The Leadership Skagit Team will receive matching grant funding from SkagitCounty to help cover the costs of the signs. Additionally, the cities of Burlington and Mount Vernon have both contributed to this project; Anacortes’s contribution is pending. Sharon Dillon commenting on behalf of the three commissioners, “We all know that feeling of home when we enter the Valley.The Skagit County Commissioners are proud to be part of this Leadership Skagit project that will show the pride we all have to live in a valley that is so rich in agricultural benefits to the state.” The Skagit Council of Governments (SCOG), Skagit County Chamber Executive Directors Association (SCCEDA) and various other organizations have also been important supporters of this venture.
The ten foot by ten foot signs will not only welcome visitors into our stunning valley, but an area on each sign approximately six feet by nine feet will include a mural or artwork depicting the intrinsic values and iconic images that make this scenic agricultural corridor truly unique.
This Call for Inspiration is open to everyone who may be interested in helping inspire the design of the signs including artists, farmers, naturalists, teachers, students, retirees, scientists, graphic designers, architects, and you! Groups and families can get involved too. Children are encouraged to provide input as well. “We welcome ideas from everyone. It would be exciting to see families or classrooms take this opportunity to explore the characteristics of our valley that make SkagitValley stunningly unique,” said Jill Rohrs team member of Leadership Skagit.
Drawings and ideas can be submitted in either hard copy, paper and pencil sketches, crayon, water colors, etc. or electronic formats (jpg, tif, pdf, ppt, doc, or rtf). Finished artwork/products are not expected. A committee from various government and community organizations will make the final design concept selection. Installation is anticipated later this year.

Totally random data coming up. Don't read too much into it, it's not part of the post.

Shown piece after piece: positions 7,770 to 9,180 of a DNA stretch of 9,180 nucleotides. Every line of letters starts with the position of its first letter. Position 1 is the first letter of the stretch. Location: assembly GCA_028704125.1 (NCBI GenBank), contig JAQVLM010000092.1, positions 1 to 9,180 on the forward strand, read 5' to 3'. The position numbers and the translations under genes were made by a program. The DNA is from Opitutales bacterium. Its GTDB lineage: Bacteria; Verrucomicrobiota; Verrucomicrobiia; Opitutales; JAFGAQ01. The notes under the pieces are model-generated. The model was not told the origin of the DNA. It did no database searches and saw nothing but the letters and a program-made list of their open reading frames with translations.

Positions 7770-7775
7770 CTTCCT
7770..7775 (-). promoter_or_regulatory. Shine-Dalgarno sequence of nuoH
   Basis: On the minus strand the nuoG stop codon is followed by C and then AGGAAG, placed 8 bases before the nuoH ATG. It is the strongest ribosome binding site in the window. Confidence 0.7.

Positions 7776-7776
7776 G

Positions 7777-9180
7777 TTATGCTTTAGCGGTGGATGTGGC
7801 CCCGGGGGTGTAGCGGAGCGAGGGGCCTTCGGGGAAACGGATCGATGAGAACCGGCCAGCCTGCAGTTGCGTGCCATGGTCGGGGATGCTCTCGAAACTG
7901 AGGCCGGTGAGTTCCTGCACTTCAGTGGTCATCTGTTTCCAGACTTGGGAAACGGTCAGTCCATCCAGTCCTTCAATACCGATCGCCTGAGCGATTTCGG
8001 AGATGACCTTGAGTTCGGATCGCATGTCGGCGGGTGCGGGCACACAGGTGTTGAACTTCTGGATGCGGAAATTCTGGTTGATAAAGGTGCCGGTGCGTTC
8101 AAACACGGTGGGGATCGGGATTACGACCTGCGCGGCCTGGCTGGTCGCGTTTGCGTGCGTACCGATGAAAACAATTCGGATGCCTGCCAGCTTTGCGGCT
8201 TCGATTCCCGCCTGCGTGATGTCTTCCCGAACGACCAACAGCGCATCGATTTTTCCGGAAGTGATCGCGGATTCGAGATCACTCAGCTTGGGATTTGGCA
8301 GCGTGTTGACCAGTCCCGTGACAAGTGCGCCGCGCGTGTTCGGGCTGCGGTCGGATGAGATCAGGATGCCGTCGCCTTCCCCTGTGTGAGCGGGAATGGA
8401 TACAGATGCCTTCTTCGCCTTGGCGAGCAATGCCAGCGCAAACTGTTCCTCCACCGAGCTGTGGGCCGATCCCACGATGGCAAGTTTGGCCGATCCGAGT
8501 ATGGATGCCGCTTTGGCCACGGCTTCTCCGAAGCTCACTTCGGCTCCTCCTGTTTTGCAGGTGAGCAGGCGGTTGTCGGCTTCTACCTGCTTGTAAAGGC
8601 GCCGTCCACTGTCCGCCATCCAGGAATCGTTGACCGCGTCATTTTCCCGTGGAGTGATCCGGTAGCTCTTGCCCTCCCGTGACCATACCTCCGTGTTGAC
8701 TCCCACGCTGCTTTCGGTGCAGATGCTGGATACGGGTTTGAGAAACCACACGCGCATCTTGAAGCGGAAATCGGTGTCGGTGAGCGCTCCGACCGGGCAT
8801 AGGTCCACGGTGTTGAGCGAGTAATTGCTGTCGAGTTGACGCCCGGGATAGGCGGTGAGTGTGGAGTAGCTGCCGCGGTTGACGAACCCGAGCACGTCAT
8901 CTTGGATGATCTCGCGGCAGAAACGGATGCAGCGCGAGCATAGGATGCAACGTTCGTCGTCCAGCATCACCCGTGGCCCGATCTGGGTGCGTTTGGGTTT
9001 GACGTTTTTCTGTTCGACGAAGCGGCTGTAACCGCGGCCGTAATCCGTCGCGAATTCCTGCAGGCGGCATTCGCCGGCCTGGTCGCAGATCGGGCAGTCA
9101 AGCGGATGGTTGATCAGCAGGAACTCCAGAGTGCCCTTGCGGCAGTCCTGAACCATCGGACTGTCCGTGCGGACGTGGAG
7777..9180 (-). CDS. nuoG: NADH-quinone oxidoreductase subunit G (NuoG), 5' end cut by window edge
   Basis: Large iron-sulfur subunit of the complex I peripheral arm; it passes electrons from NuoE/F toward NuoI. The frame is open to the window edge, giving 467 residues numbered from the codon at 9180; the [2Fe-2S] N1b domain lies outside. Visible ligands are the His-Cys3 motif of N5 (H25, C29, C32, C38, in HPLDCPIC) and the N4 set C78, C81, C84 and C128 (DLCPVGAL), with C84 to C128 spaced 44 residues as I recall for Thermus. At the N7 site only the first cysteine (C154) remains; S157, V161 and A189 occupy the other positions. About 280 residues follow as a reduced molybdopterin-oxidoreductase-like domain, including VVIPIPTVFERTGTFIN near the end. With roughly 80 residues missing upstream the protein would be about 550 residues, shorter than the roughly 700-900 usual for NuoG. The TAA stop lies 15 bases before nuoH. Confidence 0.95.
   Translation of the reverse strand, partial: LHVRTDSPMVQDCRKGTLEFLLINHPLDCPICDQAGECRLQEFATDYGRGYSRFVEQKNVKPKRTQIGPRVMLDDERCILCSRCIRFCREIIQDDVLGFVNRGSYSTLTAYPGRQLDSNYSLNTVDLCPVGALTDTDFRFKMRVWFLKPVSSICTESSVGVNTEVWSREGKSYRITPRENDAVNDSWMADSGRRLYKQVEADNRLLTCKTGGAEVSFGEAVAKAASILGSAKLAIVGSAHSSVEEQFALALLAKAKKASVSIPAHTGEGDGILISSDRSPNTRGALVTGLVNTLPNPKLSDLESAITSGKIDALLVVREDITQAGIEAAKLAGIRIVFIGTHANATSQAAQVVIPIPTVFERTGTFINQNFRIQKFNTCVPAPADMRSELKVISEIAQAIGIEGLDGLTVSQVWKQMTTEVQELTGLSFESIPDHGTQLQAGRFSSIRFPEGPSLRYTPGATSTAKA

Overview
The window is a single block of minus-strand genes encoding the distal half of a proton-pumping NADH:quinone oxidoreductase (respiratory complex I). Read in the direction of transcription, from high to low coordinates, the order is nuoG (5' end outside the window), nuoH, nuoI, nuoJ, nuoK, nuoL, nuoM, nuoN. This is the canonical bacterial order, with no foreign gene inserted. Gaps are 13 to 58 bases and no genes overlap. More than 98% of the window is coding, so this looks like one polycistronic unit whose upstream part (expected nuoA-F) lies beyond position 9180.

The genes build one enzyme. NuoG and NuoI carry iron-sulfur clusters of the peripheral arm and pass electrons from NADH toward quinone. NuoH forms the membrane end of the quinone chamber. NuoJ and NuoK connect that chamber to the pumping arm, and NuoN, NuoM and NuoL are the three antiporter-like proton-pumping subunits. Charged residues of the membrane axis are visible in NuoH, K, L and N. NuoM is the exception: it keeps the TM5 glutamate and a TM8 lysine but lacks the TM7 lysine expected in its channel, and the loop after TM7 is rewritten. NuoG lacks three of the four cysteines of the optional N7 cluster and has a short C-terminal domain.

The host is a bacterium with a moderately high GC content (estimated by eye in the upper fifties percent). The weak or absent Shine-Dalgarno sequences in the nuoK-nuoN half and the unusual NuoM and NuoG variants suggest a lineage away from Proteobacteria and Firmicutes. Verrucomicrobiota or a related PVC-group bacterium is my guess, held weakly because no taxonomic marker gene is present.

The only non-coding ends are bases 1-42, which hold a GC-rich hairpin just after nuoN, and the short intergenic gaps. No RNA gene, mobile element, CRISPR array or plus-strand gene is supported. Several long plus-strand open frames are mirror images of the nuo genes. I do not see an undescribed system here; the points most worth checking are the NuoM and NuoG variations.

Submissions are due no later than Wednesday June 30, 2010. They can be delivered to the Leadership Skagit office at:
Should you have questions about this project or the “Call for Inspiration”, please call LS Team Member Kathy Larson at 360-941-2019.
Skagit Valley's First Talking Field! — 05/27/2010
SPF is pleased to announce that Skagit County's first "Talking Field" site is up and operating. This pilot site will be the first of many sites around Skagit Valley. Visit link »
Spring 2010 News Bulletin — 04/22/2010
The Spring 2010 News Bulletin is now available! Visit link »
Barnard Griffin Winery Supports Charity Tie-in with Skagitonians to Preserve Farmland --Wine with Tulips on the Label Welcomes 2010 Skagit Valley Tulip Season — 03/17/2010
RICHLAND, WA: March 17, 2010: Famously known for the bed of tulips graphic on its labels, Barnard Griffin wines has produced retail point-of-purchase materials to be displayed at select wine retailers in Whatcom and Skagit counties of Washington state in support of Skagitonians to Preserve Farmland (SPF).
This area is famous for growing tulips and its spectacular Tulip Festival celebrations each spring. A portion of the proceeds from March and April retail sales of Barnard Griffin wines in Whatcom and Skagit counties will benefit this non-profit organization dedicated to preserving SkagitValley as a working agricultural region and landscape; by protecting farmland and by promoting and supporting farming as an economically viable way of life.
Point-of-purchase displays in support of this charitable tie-in can be found at participating wine retailers in Whatcom and Skagit counties including Top Food/Haggen.
Skagitonians to Preserve Farmland's mission is to ensure that Skagit farming remains a permanent part of the region's identity for the benefit of: the local economy and residents whose livelihoods depend on the land; Puget Sound citizens and visitors who enjoy the natural beauty of a pastoral landscape; waterfowl, raptors, salmon, and other wildlife that depend on the managed farm landscape as habitat.As an advocate for Skagit farming, SPF recognizes that without a strong voice, Skagit farmland will be inevitably lost, acre by acre, farm by farm. SPF has become the recognized authority for protecting farmland and farming in the SkagitValley.
"We're pleased once again to support this organization that does so much to maintain an important agricultural area of our state, says Rob Griffin, owner/winemaker of the Barnard Griffin winery. "We celebrate the beauty and productivity of the area."
"Barnard Griffin is a staunch supporter of the Washington state agrarian community as well as Skagitonians To Preserve Farmland," says Allen Rozema, Executive Director of SPF. "We greatly value their continued support and partnership over the years to keep SkagitValley farming."